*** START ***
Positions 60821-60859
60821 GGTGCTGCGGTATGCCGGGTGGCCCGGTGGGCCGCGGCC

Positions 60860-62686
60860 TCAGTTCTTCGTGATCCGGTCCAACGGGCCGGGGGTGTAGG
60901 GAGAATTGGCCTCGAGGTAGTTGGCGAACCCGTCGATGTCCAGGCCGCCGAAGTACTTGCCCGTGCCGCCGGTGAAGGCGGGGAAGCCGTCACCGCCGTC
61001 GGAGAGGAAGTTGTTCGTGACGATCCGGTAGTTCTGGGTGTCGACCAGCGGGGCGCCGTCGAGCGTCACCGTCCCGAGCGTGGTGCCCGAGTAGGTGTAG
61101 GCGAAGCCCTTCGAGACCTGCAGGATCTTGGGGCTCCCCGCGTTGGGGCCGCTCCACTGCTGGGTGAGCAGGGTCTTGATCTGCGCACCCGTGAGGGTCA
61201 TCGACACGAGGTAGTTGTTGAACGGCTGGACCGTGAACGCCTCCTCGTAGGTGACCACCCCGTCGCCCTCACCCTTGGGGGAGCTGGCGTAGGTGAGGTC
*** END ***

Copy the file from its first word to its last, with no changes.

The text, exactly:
Positions 60821-60859
60821 GGTGCTGCGGTATGCCGGGTGGCCCGGTGGGCCGCGGCC

Positions 60860-62686
60860 TCAGTTCTTCGTGATCCGGTCCAACGGGCCGGGGGTGTAGG
60901 GAGAATTGGCCTCGAGGTAGTTGGCGAACCCGTCGATGTCCAGGCCGCCGAAGTACTTGCCCGTGCCGCCGGTGAAGGCGGGGAAGCCGTCACCGCCGTC
61001 GGAGAGGAAGTTGTTCGTGACGATCCGGTAGTTCTGGGTGTCGACCAGCGGGGCGCCGTCGAGCGTCACCGTCCCGAGCGTGGTGCCCGAGTAGGTGTAG
61101 GCGAAGCCCTTCGAGACCTGCAGGATCTTGGGGCTCCCCGCGTTGGGGCCGCTCCACTGCTGGGTGAGCAGGGTCTTGATCTGCGCACCCGTGAGGGTCA
61201 TCGACACGAGGTAGTTGTTGAACGGCTGGACCGTGAACGCCTCCTCGTAGGTGACCACCCCGTCGCCCTCACCCTTGGGGGAGCTGGCGTAGGTGAGGTC